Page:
Professor Shah Ebrahim
BM BS MSc DM FRCP
I studied medicine at Nottingham University (1970-5), including an inter-collated degree in community medicine, and obtained an MSc in epidemiology from LSHTM in 1981, and a DM in 1985, holding a Wellcome Trust fellowship in clinical epidemiology during this time. I trained in primary care and subsequently in geriatric medicine and have held chairs in geriatric medicine (London & Barts 1989-92), clinical epidemiology (Royal Free, 1992-1998), and epidemiology of ageing (University of Bristol, 1998-2005). I am a visiting fellow at the University of Bristol and visiting professor at University College London. I am co-editor of the International Journal of Epidemiology and coordinating editor of the Cochrane Heart Group. I chaired the Wellcome Trust Populations & Public Health funding committee (2005-7) . I was a non-executive board member of National Institute for Health and Clinical Excellence (NICE) (2005-8) and am a member of the NICE Internatinoal advisory committee. In 2008 moved to New Delhi following awards of Wellcome Trust grants to work with Public Health Foundation of India to build capacity for public health activities and to establish a South Asia Network for Chronic Disease research. I joined LSHTM in October 2005. I retired in May 2014 and stopped editing the International Journal of Epidemiology in 2016. I am a member of the Joint Global Health Trials funding committee. I chair the Scientific Advisory Committee for the MRC Integrative Epidemiology Unit, University of Bristol.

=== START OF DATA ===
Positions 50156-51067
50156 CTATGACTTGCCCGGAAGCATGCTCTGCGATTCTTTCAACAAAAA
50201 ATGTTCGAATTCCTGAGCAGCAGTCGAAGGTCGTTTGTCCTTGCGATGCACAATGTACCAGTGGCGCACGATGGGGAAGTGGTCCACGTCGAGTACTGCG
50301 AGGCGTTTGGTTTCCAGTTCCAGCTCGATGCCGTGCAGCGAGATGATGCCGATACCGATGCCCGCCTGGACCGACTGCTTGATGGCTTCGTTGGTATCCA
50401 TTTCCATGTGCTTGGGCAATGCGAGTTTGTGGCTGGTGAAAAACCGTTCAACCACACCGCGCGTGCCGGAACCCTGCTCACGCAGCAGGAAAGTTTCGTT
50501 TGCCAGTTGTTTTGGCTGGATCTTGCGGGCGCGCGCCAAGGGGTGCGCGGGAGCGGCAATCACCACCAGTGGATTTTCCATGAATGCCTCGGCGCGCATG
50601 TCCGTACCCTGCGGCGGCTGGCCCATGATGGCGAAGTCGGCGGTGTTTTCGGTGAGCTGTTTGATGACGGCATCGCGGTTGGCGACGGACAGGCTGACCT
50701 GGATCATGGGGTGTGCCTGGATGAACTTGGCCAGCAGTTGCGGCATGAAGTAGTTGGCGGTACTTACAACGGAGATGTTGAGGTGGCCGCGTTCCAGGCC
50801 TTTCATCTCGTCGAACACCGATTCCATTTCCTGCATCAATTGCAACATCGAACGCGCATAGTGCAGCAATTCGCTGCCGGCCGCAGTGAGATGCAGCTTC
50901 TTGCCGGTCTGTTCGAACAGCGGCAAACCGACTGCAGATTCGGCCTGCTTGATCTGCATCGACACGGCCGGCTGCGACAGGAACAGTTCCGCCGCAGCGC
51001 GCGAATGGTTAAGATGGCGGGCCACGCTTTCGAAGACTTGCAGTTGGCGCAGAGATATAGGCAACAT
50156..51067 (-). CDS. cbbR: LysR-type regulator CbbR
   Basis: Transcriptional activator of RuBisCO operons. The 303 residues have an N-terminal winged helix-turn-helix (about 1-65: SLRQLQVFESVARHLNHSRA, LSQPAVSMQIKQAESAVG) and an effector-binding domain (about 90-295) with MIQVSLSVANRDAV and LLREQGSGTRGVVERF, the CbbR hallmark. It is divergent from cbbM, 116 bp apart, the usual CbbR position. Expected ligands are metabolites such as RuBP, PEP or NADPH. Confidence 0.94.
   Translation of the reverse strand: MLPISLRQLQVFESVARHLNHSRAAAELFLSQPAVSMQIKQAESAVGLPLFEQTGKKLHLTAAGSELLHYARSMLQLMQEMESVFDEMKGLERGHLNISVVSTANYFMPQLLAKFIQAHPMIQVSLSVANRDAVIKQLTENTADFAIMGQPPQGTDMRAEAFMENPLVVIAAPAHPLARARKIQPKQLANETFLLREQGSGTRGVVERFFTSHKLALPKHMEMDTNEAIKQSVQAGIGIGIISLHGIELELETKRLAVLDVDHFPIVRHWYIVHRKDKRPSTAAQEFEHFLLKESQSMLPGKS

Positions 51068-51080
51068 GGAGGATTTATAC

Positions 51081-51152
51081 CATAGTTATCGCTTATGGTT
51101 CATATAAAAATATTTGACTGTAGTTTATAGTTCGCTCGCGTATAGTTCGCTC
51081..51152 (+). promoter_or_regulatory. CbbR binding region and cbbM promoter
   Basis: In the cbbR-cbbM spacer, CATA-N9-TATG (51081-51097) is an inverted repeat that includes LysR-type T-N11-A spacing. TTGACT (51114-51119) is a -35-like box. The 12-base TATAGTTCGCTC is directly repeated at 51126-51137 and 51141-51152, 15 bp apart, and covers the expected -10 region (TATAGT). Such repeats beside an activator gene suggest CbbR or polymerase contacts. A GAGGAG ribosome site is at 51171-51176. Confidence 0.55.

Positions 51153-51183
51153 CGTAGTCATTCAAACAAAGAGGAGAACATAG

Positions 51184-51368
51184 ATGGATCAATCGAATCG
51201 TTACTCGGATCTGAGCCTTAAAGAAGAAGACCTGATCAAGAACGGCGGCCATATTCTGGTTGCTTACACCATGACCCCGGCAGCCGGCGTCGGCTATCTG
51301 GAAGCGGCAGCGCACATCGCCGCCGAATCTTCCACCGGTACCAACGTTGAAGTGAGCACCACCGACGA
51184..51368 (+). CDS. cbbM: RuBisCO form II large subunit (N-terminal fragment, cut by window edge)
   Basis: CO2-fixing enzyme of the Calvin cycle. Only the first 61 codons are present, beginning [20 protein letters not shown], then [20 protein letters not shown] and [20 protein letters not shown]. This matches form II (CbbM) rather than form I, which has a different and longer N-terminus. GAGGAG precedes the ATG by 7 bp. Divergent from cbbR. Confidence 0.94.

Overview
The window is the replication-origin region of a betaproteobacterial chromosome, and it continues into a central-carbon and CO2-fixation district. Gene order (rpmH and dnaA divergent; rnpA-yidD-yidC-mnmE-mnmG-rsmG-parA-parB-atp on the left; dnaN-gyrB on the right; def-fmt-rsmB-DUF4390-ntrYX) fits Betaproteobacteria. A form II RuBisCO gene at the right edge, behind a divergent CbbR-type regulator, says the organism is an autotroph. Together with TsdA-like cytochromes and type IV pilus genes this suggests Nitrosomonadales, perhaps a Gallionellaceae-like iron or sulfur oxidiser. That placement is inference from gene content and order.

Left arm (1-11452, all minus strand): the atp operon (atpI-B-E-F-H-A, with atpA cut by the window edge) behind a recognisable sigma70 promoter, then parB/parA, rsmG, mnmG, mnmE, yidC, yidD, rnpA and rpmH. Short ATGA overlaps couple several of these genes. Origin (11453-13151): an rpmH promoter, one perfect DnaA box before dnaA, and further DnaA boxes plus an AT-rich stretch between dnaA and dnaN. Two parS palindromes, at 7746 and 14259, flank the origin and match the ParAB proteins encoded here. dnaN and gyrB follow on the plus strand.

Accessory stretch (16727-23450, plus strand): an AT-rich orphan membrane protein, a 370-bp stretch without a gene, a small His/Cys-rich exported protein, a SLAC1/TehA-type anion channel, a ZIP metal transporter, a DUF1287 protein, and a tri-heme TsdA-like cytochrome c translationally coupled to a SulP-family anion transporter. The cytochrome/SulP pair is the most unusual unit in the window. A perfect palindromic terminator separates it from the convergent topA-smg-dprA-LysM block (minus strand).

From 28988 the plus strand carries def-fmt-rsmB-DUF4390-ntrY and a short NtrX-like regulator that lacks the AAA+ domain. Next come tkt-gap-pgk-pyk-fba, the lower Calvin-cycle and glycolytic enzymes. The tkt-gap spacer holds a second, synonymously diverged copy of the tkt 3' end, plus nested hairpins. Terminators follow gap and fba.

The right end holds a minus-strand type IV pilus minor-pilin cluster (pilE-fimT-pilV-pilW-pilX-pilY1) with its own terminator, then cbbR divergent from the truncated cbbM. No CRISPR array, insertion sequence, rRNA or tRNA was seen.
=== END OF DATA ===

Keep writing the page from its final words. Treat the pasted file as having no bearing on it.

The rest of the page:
I currently provide informal support to colleagues at LSHTM, examine PhD theses, and am exploring the role of the Cuban approach to medical education.
I set up the British Women's Heart & Health Study, a cohort of over 4000 women in 23 British towns, in 1998 which mirrors the design of the British Regional Heart Study of men, on which I also work. This study has generated a large body of work on the life-course determinants of insulin resistance, and with George Davey Smith, I pioneered using Mendelian randomization designs to examine the unconfounded effects of environmental factors on risk of common diseases. I am also interested in the ways migration influences the development of cardiovascular risk factors. I ran a large Wellcome Trust funded capacity building programme in India in conjuction with the Public Health Foundation of India from 2008 to 2014. I am currently a co-investigator on a Wellcome, MRC, DfID Global Trials Initiative grant that is evaluating the effect of using non-physician health workers to provide hyertension servivces in rural Pakistan, Bangladesh and Sri Lanka. I am also an investigator on a DfID policy research programme grant exploring the competencies of South African doctors trained in Cuba and now returning to South Africa.